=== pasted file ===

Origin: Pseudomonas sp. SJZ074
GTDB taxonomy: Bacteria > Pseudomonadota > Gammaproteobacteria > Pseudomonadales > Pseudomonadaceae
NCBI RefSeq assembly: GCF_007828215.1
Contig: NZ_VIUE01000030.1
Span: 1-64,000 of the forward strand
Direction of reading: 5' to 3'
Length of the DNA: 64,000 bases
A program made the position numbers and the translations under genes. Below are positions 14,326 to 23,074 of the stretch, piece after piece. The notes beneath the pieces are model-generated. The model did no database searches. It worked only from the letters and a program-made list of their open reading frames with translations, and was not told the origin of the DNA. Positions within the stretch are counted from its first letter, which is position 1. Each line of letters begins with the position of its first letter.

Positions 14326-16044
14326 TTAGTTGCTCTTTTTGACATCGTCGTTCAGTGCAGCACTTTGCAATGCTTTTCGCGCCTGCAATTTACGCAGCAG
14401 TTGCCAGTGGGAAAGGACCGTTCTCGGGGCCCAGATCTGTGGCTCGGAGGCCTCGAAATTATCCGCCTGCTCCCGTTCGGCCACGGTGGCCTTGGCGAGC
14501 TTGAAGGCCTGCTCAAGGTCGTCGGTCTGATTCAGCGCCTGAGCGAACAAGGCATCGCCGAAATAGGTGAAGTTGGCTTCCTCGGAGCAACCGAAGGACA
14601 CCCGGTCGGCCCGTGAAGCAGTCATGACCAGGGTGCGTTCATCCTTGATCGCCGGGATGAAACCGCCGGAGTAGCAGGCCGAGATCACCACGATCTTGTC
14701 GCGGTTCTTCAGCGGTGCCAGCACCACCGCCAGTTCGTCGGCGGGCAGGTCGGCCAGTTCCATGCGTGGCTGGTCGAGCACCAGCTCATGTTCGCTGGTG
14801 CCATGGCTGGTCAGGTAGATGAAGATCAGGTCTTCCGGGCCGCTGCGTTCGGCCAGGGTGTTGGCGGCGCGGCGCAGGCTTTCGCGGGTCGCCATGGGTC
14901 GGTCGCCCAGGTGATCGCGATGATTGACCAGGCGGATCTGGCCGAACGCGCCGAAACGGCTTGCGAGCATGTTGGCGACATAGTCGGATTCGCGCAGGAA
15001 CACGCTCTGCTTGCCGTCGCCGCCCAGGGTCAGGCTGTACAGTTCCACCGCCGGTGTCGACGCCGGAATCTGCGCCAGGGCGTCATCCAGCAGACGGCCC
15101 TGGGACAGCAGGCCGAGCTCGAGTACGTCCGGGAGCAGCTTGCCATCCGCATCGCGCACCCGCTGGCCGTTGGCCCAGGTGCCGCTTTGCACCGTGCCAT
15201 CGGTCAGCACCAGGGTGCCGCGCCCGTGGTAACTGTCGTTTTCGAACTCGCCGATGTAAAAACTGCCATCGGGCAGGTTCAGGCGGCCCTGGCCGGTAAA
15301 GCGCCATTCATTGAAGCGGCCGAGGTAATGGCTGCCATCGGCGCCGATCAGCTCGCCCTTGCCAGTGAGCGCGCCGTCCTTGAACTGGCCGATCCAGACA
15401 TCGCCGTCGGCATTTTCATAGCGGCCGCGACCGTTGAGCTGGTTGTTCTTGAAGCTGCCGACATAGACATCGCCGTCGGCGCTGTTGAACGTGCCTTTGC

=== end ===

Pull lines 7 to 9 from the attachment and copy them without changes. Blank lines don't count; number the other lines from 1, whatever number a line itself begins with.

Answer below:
Length of the DNA: 64,000 bases
A program made the position numbers and the translations under genes. Below are positions 14,326 to 23,074 of the stretch, piece after piece. The notes beneath the pieces are model-generated. The model did no database searches. It worked only from the letters and a program-made list of their open reading frames with translations, and was not told the origin of the DNA. Positions within the stretch are counted from its first letter, which is position 1. Each line of letters begins with the position of its first letter.

Positions 14326-16044